STRING

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STRING
STRING home page
Content
Description Search Tool for the Retrieval of Interacting Genes/Proteins
Organisms all
Contact
Research center Academic Consortium
Primary citation PMID 23203871
Access
Website STRING website
Download URL url
Web service URL rest
Tools
Miscellaneous
Version 9.05 (March 2013)

In molecular biology, STRING (Search Tool for the Retrieval of Interacting Genes/Proteins) is a biological database and web resource of known and predicted protein-protein interactions. [1] [2] [3] [4] [5]

The STRING database contains information from numerous sources, including experimental data, computational prediction methods and public text collections. It is freely accessible and it is regularly updated. The latest version 9.0 contains information on about 5.2 millions proteins from 1133 species. STRING has been developed by a consortium of academic institutions including CPR, EMBL, KU, SIB, TUD and UZH.

Usage[edit]

Protein-protein interaction networks are an important ingredient for the system-level understanding of cellular processes. Such networks can be used for filtering and assessing functional genomics data and for providing an intuitive platform for annotating structural, functional and evolutionary properties of proteins. Exploring the predicted interaction networks can suggest new directions for future experimental research and provide cross-species predictions for efficient interaction mapping. [6]

Protein-protein interaction network visualized by STRING. In this view, the color saturation of the edges represents the confidence score of a functional association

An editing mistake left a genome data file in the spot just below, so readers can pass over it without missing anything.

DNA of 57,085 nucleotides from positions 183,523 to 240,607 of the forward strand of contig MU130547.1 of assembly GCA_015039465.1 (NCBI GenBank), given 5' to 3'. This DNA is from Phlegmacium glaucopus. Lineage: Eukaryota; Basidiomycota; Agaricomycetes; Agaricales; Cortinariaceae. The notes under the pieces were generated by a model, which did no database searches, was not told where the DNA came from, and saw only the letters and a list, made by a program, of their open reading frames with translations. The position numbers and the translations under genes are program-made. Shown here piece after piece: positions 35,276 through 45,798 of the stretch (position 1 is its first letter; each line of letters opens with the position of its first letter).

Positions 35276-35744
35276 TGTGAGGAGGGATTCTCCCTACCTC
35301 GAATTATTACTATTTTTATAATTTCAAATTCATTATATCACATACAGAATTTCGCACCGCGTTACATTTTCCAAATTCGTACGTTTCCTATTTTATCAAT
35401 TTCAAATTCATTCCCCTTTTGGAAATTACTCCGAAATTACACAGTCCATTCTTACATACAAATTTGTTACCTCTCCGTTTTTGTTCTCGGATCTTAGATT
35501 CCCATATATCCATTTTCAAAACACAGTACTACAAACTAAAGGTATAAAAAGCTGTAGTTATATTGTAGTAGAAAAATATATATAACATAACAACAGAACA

Features[edit]

The data is weighted and integrated and a confidence score is calculated for all protein interactions. Results of the various computational predictions can be inspected from different designated views. There are two modes of STRING: Protein-mode and COG-mode. Predicted interactions are propagated to proteins in other organisms for which interaction has been described by inference of orthology. A web interface is available to access the data and to give a fast overview of the proteins and their interactions. A plug-in for cytoscape to use STRING data is available. Another possibility to access data STRING is to use the application programming interface (API) by constructing a URL that contain the request.

Data sources[edit]

Like many other database that store protein association knowledge STRING imports data from experimentally derived protein-protein interactions through literature curation. Furthermore, STRING also store computationally predicted interactions from: (i) text mining of scientific texts, (ii) interactions computed from genomic features, and (iii) interactions transferred from model organisms based on orthology. [7]

All predicted or imported interactions are benchmarked against a common reference of functional partnership as annotated done by KEGG (Kyoto Encyclopedia of Genes and Genomes).

Imported data[edit]